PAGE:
John was tempted, but understandably concerned: Would it be safe to wire what’s essentially cash to an unknown vendor halfway around the world? If something went wrong (e.g., the company went under), would he have any recourse? Racked by doubt, John dashed off an email seeking advice from a trusted travel writer and friend, a.k.a. yours truly.

YT, however, had no surefire answer, never having been in a comparable situation. I could’ve offered general tips to help my pal protect himself, but in the age of the Internet I was able to consult my online brain trust. I posted the question in the Tour Operators group here on Tripatini.com, and within 72 hours had amassed a considerable body of travel advice from experts as far afield as India, Tanzania, and Nebraska. Three top tips to wire funds safely to overseas travel vendors emerged:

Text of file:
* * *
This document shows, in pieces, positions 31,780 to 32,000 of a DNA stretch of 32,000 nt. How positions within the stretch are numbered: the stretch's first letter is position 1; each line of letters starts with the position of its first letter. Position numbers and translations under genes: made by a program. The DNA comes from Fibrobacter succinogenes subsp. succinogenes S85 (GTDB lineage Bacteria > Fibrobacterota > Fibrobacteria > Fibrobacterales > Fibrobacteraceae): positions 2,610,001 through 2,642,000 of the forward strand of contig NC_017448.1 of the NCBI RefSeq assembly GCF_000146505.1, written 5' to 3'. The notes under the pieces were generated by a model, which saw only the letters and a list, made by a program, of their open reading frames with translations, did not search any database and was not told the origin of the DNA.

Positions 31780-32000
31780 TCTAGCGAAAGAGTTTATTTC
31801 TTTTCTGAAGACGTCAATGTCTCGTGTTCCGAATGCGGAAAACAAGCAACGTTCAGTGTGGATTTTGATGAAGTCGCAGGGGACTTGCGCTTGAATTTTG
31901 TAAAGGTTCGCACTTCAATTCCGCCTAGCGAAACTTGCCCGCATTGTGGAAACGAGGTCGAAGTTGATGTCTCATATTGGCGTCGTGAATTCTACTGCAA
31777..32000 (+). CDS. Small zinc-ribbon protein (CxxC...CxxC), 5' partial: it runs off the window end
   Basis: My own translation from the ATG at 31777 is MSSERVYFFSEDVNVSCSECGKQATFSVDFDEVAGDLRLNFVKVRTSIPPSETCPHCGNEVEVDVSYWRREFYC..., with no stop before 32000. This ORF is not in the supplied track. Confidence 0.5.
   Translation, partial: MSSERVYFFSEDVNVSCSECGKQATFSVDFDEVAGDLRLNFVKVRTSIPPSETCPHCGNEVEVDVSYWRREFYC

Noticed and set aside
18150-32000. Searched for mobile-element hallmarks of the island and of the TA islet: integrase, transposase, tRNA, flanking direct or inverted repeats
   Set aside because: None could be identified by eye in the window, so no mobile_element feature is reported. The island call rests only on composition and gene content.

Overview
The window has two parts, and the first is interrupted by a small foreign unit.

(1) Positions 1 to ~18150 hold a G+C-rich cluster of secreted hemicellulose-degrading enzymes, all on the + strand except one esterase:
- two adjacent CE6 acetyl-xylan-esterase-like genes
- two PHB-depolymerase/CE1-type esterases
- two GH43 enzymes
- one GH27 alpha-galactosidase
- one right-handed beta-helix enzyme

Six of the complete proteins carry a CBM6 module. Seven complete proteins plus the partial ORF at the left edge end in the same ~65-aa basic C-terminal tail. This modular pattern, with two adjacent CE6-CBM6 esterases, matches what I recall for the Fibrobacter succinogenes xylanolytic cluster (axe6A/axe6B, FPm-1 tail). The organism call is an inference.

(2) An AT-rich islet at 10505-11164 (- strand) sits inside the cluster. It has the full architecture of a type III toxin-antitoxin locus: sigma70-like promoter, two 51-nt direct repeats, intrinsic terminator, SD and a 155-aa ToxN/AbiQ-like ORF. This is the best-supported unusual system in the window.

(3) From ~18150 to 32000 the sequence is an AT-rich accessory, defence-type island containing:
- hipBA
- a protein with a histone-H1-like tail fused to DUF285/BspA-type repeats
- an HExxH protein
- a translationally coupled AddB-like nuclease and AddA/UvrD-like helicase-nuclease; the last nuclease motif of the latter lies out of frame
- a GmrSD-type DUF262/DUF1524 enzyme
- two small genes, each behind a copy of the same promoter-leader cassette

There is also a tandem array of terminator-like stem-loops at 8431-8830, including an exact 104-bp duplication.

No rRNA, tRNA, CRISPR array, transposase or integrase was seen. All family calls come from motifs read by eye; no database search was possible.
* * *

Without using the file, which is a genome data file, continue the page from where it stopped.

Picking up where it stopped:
• Check their reputation. John Tavera of North Carolina-based Marnella Tours says, “Do your homework. Check that the company you are sending funds to is legitimate and in good standing with the local or national tourism association.” Nayaz Noor of Safir Tours in India also suggests that you can vet the company with the destination’s tourism office in your country of residence.
  • Ask fellow travelers. Fatema Zavery of Zed Safaris in Tanzania suggests you “check reviews from other travelers who have used [the company’s] services.” Indeed, in the age of user-generated content, it should not be difficult to find enough reviews of just about any travel provider to help answer your doubts.